|Intro||emperor of the Ming Dynasty|
|A.K.A.||Zhu Qizhen, Tianshun, Fatianlidaorenmingchengjingzhaowenxianwuzhideguangxiaoruihuangdi, Tianshun Emperor, Rui Di, Zhengtong, Ying Zong|
|Birth||29 November 1427 (Beijing)|
|Death||23 February 1464 (Beijing)|
Zhu Qizhen (Chinese: 朱祁鎮; 29 November 1427 – 23 February 1464) was the sixth and eighth emperor of the Ming dynasty. He ascended the throne as the Zhengtong Emperor (Chinese: 正統; pinyin: Zhèngtǒng; literally: "right governance") in 1435, but was forced to abdicate in 1449, in favour of his younger brother the Jingtai Emperor, after being captured by the Mongols during the Tumu Crisis. In 1457, he deposed Jingtai and ruled again as the Tianshun Emperor (Chinese: 天順; pinyin: Tiānshùn; literally: "obedience to Heaven") until his death in 1464. His temple name is Yingzong (英宗).
Zhu Qizhen was the son of the Xuande Emperor and his second wife, Empress Sun. At the beginning of the Zhengtong reign, the Ming dynasty was prosperous and at the height of its power as a result of the Xuande Emperor's able administration. The Zhengtong Emperor's accession at the age of eight made him the first child emperor of the dynasty – hence the Zhengtong Emperor was easily influenced by others, especially the eunuch Wang Zhen. At first, Wang Chen was kept under control by Grand Mother Empress Zhang, Zhengtong's grandmother and the unofficial regent, who collaborated closely with three ministers, all with the surname Yang (hence the common name "Three Yangs"), thus the good administration continued. In 1442 though, Empress Zhang died, and the three Yangs also died or retired around that time.
The emperor began to completely rely on Wang Zhen for advice and guidance.
Imprisonment by the Mongols
At the age of 21, in 1449, the Zhengtong Emperor, advised by Wang Zhen, personally directed and lost the Battle of Tumu Fortress against the Mongols under Esen Taishi (d.1455). In one of the most humiliating battles in Chinese history, the Ming army, half million strong, led by Zhengtong, was crushed by Esen's forces, estimated to be 20,000 cavalry. His capture by the enemy force shook the empire to its core, and the ensuing crisis almost caused the dynasty to collapse had it not been for the capable governing of a prominent minister named Yu Qian.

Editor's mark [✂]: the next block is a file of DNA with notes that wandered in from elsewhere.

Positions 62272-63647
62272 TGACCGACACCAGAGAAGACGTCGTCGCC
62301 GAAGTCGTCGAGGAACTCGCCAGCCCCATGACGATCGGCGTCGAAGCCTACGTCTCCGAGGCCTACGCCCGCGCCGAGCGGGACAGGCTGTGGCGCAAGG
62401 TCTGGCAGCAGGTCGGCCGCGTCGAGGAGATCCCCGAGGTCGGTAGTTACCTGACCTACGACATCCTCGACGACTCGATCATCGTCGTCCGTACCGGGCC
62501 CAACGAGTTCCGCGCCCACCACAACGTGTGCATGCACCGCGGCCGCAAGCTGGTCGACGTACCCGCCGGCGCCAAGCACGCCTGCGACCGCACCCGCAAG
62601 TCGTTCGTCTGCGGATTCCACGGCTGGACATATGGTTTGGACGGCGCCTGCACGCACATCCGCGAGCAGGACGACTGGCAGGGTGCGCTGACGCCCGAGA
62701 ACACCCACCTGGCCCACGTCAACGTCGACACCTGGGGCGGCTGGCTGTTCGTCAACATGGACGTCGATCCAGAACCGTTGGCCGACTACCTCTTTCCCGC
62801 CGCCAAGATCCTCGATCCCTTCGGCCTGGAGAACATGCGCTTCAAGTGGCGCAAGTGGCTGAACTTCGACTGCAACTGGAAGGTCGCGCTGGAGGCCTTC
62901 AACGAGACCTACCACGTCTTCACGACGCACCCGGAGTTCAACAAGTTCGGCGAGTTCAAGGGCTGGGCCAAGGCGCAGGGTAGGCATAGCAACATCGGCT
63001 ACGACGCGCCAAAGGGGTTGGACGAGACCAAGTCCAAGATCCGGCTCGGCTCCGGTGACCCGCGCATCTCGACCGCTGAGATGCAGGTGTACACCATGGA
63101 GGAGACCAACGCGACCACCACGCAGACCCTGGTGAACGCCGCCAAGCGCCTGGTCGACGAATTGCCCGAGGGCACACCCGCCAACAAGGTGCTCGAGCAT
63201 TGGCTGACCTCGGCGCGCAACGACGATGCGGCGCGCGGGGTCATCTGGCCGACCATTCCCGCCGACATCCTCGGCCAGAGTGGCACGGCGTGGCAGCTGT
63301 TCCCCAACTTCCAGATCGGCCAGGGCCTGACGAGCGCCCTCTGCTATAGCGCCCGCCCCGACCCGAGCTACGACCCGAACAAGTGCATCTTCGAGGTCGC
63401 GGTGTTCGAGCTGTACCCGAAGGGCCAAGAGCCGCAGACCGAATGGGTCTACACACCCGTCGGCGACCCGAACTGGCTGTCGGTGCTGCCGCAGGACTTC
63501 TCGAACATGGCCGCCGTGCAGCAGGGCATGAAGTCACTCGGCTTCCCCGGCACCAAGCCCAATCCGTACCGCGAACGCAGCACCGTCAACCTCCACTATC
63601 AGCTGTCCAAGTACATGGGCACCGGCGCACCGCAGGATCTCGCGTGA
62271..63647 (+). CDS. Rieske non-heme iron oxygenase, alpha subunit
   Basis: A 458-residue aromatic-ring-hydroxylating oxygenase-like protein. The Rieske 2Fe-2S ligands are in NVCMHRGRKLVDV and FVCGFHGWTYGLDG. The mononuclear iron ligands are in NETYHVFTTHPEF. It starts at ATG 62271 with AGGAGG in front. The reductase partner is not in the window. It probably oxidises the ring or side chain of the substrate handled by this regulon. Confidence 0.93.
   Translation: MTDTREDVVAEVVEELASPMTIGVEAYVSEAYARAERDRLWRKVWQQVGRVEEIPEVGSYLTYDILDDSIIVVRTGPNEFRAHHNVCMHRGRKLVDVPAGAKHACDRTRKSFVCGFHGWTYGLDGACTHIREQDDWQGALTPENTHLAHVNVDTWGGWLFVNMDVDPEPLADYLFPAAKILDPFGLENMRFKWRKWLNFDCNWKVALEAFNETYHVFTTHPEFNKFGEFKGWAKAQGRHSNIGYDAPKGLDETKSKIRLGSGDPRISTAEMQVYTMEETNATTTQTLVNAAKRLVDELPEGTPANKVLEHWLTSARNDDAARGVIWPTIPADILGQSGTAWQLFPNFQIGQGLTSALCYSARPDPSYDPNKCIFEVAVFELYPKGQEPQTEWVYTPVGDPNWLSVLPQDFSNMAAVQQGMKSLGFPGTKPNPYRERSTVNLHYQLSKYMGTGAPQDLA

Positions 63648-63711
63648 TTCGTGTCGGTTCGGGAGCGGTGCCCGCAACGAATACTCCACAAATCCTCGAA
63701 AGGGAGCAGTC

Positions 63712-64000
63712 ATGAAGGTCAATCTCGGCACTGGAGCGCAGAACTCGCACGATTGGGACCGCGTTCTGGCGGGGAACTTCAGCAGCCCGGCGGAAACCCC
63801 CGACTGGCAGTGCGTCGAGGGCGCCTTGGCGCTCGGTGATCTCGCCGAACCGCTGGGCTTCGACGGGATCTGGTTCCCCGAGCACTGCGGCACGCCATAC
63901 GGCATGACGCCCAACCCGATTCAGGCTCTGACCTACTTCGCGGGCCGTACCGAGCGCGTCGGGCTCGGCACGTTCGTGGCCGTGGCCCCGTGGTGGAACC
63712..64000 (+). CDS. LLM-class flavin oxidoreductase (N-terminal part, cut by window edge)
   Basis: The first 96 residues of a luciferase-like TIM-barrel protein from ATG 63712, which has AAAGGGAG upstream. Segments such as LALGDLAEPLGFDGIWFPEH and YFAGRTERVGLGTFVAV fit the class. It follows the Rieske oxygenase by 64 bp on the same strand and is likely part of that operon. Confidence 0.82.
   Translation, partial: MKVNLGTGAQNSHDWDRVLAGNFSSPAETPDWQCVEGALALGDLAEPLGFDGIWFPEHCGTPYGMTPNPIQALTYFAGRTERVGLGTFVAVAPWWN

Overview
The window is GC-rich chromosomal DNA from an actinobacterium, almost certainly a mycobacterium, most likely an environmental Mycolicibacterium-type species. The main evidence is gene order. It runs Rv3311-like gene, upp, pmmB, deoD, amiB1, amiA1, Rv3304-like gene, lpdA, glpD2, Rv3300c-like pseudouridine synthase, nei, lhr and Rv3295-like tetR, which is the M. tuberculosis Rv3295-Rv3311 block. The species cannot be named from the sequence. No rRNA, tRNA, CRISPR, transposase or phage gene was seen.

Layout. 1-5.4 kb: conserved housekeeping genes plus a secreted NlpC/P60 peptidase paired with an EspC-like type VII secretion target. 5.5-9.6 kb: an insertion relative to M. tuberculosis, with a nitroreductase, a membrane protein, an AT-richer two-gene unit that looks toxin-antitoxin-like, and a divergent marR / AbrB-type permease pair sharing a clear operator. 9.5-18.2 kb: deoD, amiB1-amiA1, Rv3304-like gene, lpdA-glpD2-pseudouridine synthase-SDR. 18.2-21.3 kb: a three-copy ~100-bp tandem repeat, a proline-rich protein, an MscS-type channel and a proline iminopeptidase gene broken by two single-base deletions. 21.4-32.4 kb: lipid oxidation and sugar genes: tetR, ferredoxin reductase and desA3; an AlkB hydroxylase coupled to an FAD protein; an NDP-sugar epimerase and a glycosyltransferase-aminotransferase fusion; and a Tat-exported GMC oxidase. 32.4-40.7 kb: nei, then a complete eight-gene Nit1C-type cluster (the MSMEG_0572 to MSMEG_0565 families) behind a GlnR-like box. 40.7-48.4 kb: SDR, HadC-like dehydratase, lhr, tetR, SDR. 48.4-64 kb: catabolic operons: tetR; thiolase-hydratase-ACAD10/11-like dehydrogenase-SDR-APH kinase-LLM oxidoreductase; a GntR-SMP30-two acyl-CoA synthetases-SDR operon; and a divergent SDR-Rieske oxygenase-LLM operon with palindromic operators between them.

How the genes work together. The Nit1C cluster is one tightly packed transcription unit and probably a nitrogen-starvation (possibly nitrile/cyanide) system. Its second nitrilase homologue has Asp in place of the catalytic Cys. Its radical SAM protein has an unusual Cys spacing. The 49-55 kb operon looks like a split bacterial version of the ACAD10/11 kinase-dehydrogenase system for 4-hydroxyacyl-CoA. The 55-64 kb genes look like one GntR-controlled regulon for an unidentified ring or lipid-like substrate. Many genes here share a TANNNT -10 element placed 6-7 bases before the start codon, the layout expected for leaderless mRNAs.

Although the Zhengtong Emperor was a prisoner of the Mongols, he became a good friend to both Tayisung Khan Toghtoa Bukha (1416–1453) and his grand preceptor (taishi) Esen. Meanwhile, to calm the crisis at home, his younger brother Zhu Qiyu was installed as the Jingtai Emperor. This reduced the Zhengtong Emperor's imperial status and he was granted the title of Tàishàng Huángdi (emperor emeritus).
House arrest and second reign
The Zhengtong Emperor was released one year later in 1450, but when he returned to China, he was immediately put under house arrest by his brother for almost seven years. He resided in the southern palace of the Forbidden City, and all outside contacts were severely curtailed by the Jingtai Emperor. His son, who later became the Chenghua Emperor, was stripped of the title of crown prince and replaced by the Jingtai Emperor's own son. This act greatly upset and devastated the former Zhengtong Emperor, but the heir apparent died shortly thereafter. Overcome with grief, the Jingtai Emperor fell ill, and the former Zhengtong Emperor decided to depose his brother by a palace coup. The emperor emeritus was successful in seizing the throne from the Jingtai Emperor when the latter was ill, after which he changed his regnal name to "Tianshun" (lit. "obedience to Heaven") and went on to rule for another seven years. Jingtai Emperor was demoted to Prince of Cheng and put under house arrest and soon died, probably murdered.